ANWARUL KARIM CHOWDHURY (Bangladesh) said that if the Panel's conclusion of the continued plundering of the country's resources, and the link between the illegal exploitation and the continuation of the war were beyond doubt, then all concerned would have to assume due responsibility and take measures to break the nexus. The Panel's findings should be examined, taking fully into account the views of concerned countries and other relevant parties. There were questions about the methodology used, the quality of evidence, and the nature of the conclusions. The Panel would do well if it could substantiate its conclusions against the disclaimers provided.
He said that the findings and conclusions of such expert panels had serious implications for the objectives pursued by the Council. Reports of expert panels issued in the name of the United Nations should meet evidentiary standards and other relevant norms. At the same time, the Panel should be able to investigate and submit its findings with absolute independence and objectivity. The Panel's definition of illegal exploitation did not seem to conform to the provisions of the Lusaka agreement. There were questions about the legality or illegality of exploitation of resources in areas under rebel control. The question was relevant, as some of the rebel movements were signatories of the Lusaka agreement.
As an interim response to the findings and recommendations, the Council should call for immediate cessation of the illegal exploitation of the resources of the country, he said. The Panel recommended a number of steps that Member States could take unilaterally at present. That included those related to the questionable import, export, and transportation of certain minerals and financial transactions. Countries involved might also consider declaring an immediate moratorium on the supply of weapons and all military materiel to rebel groups operating in the Democratic Republic of the Congo. A unique area of concern was conflict timber. It was a revelation that plundering extended to such mass volume products as timber and non-timber forest products.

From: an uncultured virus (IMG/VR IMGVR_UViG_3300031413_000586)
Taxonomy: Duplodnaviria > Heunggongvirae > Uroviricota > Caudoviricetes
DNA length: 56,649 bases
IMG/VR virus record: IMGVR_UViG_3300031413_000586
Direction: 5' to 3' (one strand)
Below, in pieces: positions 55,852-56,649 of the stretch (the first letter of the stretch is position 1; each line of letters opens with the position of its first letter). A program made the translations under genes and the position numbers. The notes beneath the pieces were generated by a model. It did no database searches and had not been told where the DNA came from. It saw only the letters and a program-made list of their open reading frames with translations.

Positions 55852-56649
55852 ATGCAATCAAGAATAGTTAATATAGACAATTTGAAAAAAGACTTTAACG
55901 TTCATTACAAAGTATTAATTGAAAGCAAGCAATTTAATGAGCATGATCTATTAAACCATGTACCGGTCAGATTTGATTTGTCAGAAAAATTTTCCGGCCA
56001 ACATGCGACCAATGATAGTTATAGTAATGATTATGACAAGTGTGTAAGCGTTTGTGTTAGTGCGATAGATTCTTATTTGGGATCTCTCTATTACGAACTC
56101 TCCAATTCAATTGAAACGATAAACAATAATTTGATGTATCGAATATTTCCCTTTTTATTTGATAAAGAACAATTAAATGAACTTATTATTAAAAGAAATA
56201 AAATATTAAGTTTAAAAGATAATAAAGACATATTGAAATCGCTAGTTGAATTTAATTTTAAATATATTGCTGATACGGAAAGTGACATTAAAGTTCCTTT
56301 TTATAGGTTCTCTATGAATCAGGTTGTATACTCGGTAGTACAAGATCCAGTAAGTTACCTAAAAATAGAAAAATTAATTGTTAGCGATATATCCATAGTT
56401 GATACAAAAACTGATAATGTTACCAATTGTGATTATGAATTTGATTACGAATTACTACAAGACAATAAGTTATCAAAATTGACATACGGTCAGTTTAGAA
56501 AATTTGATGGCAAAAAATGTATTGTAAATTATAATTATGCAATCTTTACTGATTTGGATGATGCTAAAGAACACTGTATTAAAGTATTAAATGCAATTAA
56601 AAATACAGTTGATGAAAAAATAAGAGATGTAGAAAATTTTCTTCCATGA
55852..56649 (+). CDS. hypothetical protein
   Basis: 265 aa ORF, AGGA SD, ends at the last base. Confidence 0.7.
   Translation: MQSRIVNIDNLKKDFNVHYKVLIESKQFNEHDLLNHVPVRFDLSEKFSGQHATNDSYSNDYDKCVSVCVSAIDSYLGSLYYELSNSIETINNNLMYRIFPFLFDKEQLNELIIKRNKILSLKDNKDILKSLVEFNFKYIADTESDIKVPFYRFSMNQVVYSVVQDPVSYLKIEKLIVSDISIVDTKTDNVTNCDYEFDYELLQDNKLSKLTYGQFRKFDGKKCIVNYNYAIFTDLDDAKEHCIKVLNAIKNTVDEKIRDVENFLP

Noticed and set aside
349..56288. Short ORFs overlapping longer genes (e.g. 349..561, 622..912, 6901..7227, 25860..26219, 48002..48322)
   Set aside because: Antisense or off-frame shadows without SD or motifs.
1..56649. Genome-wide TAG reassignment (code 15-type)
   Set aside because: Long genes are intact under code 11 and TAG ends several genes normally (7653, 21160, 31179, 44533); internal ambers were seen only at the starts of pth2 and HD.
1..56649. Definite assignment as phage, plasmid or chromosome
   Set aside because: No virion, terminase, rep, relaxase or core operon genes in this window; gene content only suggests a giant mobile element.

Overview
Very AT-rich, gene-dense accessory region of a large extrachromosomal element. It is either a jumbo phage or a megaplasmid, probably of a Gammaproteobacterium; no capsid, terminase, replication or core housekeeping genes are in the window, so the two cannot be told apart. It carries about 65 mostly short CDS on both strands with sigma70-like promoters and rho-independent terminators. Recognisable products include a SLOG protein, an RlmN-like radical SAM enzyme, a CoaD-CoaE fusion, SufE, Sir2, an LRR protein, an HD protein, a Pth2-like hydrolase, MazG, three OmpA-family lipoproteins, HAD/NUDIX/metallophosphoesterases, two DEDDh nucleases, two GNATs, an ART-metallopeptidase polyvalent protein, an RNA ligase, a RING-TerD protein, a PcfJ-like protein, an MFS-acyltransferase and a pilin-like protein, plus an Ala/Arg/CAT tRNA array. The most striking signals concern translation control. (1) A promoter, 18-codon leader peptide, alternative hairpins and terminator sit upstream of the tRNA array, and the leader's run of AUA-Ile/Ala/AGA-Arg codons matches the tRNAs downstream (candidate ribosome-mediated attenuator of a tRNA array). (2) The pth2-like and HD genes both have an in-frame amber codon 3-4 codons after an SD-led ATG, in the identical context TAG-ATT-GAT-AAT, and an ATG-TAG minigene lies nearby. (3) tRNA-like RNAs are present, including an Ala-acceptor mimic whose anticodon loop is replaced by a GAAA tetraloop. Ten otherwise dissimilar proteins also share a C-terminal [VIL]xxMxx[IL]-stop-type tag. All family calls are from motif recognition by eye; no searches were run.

He said he supported the Panel's recommendation that concerned countries should, as per international practice, declare to the Forum on Forests the origins of the timber that was being shipped from their seaports, as well as provide the certification documents of such timber. They should declare timber and non-timber forest products coming from warring areas, "conflict timber and non-timber forest products". Similar positive steps by the countries on the demand side might also be considered. The Council's demand for such interim measures should extend to all actors involved in the illegal activities –- governments, armed forces, individuals, public and private enterprise that were engaged directly or indirectly in the extraction, transport, import and export of the country's resources.
He said that any specific measures by the Council should follow consideration of the expected addendum to the report, which the Panel was being asked to submit before the expiration of its mandate. The Panel was expected to respond to the comments of those cited in the report, update its data and complete unfinished tasks in the remaining areas of investigation. Appropriate Council action could only follow conclusive evidence and after the parties responsible for illegal activities failed to take corrective measures or comply with the Council's demands. The Democratic Republic of the Congo should have full sovereignty over its natural resources, and exploitation, illegal or otherwise, by outside actors should not contribute to sustaining the war. The Council's purpose in pursing the matter was to facilitate the peace process; it should take all appropriate measures to that end.
KISHORE MAHBUBANI (Singapore) said that his delegation had studied the report of the expert Panel very carefully and with an open mind. The Panel had dug up several gems in its finding that shed some light on the economic agendas driving the conflict in the Democratic Republic. After reflecting on the report's findings, it was clear to Singapore that the continued looting of that country’s natural resources could not be condoned or justified in any way. The substance of the Panel's finding must be taken very seriously. However, in terms of presentation, his delegation would like to have seen a more solid and compact structure of facts set out in the report. Certain conclusions required further reflection and consideration.